Lawyer: IL appeals ruling gives plaintiffs' bar another 'arrow' to wrest deals from dismissed defendants

By Robert Davis | Apr 16, 2018

An Illinois state appeals court's recent decision will give plaintiffs' lawyers "another arrow in their quiver" to keep previously dismissed defendants and marginal parties roped into litigation, in the hope of securing a settlement payment, an attorney said.

CHICAGO — An Illinois state appeals court's recent decision will give plaintiffs' lawyers "another arrow in their quiver" to keep previously dismissed defendants and marginal parties roped into litigation, in the hope of securing a settlement payment, an attorney said.

"These decisions enhance [the] plaintiff’s ability to keep parties in litigation who have only a marginal role or exposure to the claims at issue," said Christopher Barth, an attorney at Locke Lord. "Further, these decisions give plaintiffs another arrow in their quiver to obtain discovery from marginal parties to pursue their central claims against the main defendants in multiparty litigation."

The central question in the case was whether state law stipulates a defendant who has already been dismissed from a lawsuit without prejudice can be first converted into a "respondent in discovery," and then become a defendant again, based on what may be found in later court-ordered discovery.

Recently, a three-justice panel of the Illinois Second District Appellate Court in west suburban Elgin answered this question in the affirmative. 


Christopher Barth   Locke Lord

And that, Barth said, "increase[s] the likelihood the re-introduced party will want to buy its peace through settlement, and [it] eases the plaintiff’s discovery burdens in that a respondent is more in the direct line of fire when it comes to court enforcement of discovery obligations in comparison to a non-party responding to a discovery subpoena."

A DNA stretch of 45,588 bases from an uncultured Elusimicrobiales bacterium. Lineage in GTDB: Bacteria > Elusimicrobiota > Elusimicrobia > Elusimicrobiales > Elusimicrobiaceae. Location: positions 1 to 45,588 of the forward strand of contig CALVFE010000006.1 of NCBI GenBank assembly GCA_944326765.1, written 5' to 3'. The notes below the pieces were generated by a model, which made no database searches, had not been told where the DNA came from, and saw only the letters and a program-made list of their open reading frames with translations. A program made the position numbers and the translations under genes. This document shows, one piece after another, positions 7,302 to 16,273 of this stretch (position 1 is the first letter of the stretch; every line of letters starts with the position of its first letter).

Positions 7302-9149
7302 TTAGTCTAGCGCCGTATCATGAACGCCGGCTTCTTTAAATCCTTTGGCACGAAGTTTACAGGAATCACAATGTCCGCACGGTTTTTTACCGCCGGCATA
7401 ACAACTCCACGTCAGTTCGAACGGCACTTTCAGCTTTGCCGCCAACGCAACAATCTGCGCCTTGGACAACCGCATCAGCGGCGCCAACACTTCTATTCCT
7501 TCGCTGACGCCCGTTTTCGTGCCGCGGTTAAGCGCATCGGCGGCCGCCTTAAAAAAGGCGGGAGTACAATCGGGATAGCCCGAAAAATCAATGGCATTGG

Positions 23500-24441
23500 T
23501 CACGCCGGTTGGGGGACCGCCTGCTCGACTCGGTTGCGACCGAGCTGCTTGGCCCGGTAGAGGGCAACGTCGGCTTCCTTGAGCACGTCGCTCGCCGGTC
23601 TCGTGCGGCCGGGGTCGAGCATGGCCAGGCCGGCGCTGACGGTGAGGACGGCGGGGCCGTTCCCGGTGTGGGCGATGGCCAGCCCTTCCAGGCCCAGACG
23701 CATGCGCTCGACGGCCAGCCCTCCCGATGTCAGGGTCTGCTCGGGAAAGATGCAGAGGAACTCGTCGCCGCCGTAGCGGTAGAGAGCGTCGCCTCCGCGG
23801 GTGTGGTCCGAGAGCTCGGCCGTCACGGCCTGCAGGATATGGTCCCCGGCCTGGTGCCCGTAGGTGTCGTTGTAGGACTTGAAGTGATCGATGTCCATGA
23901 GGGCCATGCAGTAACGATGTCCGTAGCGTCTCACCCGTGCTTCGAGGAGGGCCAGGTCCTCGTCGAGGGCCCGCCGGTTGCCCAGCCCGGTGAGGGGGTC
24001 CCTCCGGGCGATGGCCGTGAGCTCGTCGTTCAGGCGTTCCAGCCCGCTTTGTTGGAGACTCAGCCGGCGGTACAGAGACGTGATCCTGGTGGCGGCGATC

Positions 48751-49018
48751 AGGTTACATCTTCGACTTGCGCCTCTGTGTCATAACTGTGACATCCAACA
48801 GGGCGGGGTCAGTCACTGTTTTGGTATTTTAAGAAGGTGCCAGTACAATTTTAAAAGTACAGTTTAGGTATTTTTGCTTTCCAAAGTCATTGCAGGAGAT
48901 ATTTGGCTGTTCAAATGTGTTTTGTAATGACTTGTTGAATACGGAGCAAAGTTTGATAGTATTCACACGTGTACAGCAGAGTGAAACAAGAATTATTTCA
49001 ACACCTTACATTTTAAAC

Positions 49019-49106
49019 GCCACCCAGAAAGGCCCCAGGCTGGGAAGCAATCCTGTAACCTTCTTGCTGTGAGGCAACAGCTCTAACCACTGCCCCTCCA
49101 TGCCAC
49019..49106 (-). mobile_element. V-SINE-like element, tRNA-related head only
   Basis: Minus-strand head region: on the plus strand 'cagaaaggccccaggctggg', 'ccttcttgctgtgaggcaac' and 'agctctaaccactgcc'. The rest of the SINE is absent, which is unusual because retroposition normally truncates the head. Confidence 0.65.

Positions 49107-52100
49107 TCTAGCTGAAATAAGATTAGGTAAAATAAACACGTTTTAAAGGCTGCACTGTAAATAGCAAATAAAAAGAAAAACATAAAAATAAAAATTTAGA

In the case considered by the Second District court, plaintiff Prinova Solutions brought suit against Process Technology Corporation in DuPage County Circuit Court for alleged breach of contract and breach of implied warranty, claiming food blending and processing equipment it had obtained from the defendant was defective.

John Witterschein, owner of Process Technology, was named individually as a defendant in the case, but was dismissed from the suit because he was not named in the contract between Prinova Solutions and Process Technology Corporation. 

Prinova later filed an amended complaint and included Witterschein as a respondent in discovery. Witterschein attempted to be removed from the case again because he had previously been dismissed.

The Second District Appellate Court ruled against Witterschein. The court cited a 2016 decision in the Illinois First District Appellate Court, Westwood Construction Group Inc. v. Irus Property LLC, and found that “the plaintiff can, in fact, name former defendants as respondents in discovery."

"Clearly, these decisions permit plaintiffs to keep parties involved in litigation, enhancing the possibility of securing nuisance or cost-of-defense settlements from marginal parties," Barth said. 

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Illinois First District Appellate Court Illinois Second District Appellate Court Locke Lord LLP

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